Last week, our noble Head of the Ontario HRC was chronicled as she bayed at the moon or thundered at the bay, by the Thunder Bay Chronicle, as she railed on about Access as a Human Right. Let's not quibble folks. It's right there in the Canada Charter of Rights and Freedoms:
(a) freedom of conscience and religion;
(b) freedom of thought, belief, opinion and expression, including freedom of the press and other media of communication;
(c) freedom of peaceful assembly; and
(d) freedom of association.
See in the teeny, weeny fine print, after d. "freedom of access." Well, maybe you don't see it, but Barb Hall and her minions do, along with several other made up rights, but I digress.
Well, the other night, my wife and I attended the Toronto Raptors exhibition game against the Philadelphia 76er's at the John Labatt Centre in London, and there we were discriminated against. First, we qualify as disabled people, been that way for almost 6 years now, me from an auto accident, and she from autoimmune diseases. For me, the challenge is from the brain injury I incurred making it difficult to filter out noise, and to concentrate for lengthy periods of time. For her, the pain she endures is arthritic in nature, and pervasive.
But, we wanted to see the game that was in town, for our first time.
Here is the Barb Hall victim version of our trip to the JLC, and encountering unmitigated discrimination against our persons.
Our daughter had to drop us off in front of the JLC a half hour before game time, because parking in the area is not close or sufficient for my wife's needs. We worked our way to our seats in advance of many of the fans to avoid the jostling, and the noise.
The crowd was fairly raucous during the game, and it made it difficult for me to concentrate much of the time. Meanwhile, the proximity of the seats in front of us to ours, made sitting for the duration difficult for my wife. With all the confusion that occurs in the concourse, we were unable to leave our seats at the intermission to get refreshment, and so had to remain in our seats at that time.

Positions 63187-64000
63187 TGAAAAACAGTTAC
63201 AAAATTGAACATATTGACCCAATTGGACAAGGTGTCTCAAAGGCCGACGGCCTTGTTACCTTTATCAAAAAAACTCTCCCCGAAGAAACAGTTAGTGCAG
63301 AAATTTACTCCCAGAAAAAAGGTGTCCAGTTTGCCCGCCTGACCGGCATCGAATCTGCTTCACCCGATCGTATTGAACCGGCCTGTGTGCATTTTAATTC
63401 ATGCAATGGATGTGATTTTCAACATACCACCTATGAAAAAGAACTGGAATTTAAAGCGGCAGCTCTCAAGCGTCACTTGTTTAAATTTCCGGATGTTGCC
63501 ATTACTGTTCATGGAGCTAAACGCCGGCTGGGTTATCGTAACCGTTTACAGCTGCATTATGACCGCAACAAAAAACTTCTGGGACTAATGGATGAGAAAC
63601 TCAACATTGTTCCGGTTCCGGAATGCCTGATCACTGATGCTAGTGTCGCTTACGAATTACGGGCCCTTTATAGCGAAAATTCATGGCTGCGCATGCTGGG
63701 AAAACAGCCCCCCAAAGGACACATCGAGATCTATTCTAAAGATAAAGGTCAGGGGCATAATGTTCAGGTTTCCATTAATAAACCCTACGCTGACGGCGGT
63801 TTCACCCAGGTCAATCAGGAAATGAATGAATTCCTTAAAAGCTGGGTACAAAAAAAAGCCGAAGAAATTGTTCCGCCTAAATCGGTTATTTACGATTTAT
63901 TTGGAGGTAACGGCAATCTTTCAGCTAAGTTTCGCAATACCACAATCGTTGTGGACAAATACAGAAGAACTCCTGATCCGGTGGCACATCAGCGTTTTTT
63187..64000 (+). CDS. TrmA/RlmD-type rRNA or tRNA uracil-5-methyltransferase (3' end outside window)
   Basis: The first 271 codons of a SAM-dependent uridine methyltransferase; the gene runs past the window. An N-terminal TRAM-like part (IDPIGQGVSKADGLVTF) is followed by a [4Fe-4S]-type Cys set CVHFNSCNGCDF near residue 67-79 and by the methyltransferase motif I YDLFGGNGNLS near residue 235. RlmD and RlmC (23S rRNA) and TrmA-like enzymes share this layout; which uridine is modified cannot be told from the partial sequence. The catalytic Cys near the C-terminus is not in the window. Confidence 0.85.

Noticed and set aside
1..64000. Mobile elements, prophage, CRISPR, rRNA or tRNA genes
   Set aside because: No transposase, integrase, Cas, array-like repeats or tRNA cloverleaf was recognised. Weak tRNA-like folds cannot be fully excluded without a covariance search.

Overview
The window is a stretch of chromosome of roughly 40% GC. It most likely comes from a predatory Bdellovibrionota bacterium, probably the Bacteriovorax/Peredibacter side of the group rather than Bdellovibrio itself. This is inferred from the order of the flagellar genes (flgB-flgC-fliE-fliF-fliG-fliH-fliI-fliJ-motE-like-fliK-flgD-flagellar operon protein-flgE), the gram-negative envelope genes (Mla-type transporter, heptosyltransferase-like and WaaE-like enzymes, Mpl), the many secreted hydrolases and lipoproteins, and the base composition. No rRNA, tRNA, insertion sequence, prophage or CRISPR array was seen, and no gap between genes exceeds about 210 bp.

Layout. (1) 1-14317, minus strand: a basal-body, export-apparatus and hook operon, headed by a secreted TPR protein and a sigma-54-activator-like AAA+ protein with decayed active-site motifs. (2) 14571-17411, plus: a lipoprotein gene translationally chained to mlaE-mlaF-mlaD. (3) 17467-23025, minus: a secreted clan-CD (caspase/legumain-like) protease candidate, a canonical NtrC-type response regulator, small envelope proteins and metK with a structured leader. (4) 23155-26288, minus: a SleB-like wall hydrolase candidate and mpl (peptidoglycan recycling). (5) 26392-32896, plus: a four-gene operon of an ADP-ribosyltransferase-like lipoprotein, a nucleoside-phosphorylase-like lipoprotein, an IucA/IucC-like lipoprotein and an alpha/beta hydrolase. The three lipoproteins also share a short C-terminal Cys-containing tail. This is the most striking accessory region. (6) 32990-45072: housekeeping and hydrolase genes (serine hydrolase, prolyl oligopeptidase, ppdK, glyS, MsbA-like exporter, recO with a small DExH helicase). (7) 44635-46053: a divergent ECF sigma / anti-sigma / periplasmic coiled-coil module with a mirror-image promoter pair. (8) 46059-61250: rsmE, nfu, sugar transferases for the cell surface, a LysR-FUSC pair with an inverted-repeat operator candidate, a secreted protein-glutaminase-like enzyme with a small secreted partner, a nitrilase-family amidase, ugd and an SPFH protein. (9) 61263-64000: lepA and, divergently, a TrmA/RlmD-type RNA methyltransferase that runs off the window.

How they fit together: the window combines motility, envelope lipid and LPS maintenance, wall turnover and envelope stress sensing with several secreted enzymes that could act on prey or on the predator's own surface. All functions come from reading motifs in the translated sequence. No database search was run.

After the game, we had to wait for the area to clear before leaving our seats to avoid risk of injury. We then had to phone our daughter for a ride home, and on arrival at home immediately went to bed. The next day was largely a write off for us as we attempted to recover from the fatigue of the game.
I'm sure that I could whine more and find enough to make a complaint about if I were inclined.
However, I am not, so here's what really happened.
Yes, my wife and I are disabled, not a condition that we chose, but conditions that we learn to live with and adapt to. Accordingly, our daughter offered to drop us off and pick us up at the gate to make it easier for us to enjoy the game. She is very thoughtful and we appreciated her assistance. So, we were off to a very good start, specially since it was raining cats and dogs.
We went early to avoid the crush that can happen, and to get seated with more ease than a little later. I get confused by noise and my wife is challenged to climb stairs so we accommodated our needs by arriving a bit early.
There was lots of excitement in the game, and lots of it around the game, with the Dance Pack, and the Raptor doing their thing, as well as the scoreboard action. The crowd got into the game, as we had expected and so it got noisy from time to time.
At the intermission, we stayed in our seats, but should have gotten up and stretched as my wife had significant pain in her legs by bedtime, as a result of not moving much for about 3 hours.
By the end of the game, we were both fatigued, but had enjoyed the experience of a basketball game. The only disappointment was that the Raptors lost.
Our daughter picked us up and we got home shortly thereafter. It is London after all, and we live only about 3 miles from the JLC.
Conclusion. We enjoyed ourselves, though we are not as likely to go again for some time to an event at the JLC, not because of anything the JLC should do differently to accommodate us, but because it was fatiguing.
I don't want Barb Hall making venues like arenas or restaurants have to change their way of doing business to accommodate us. I don't have to go there, and I don't have a right to go anywhere and do anything that pops into my head.
Barb Hall, stop giving me rights because some group of left leaning gimps are making noise at you. Use your head for more than a hat rack. You move with every breeze that blows over your bow, and find a new cause celebre to crow about. Last week, it was Access. This week, Tenants Rights. Next week, I cringe to think what you have up your sleeve for next week.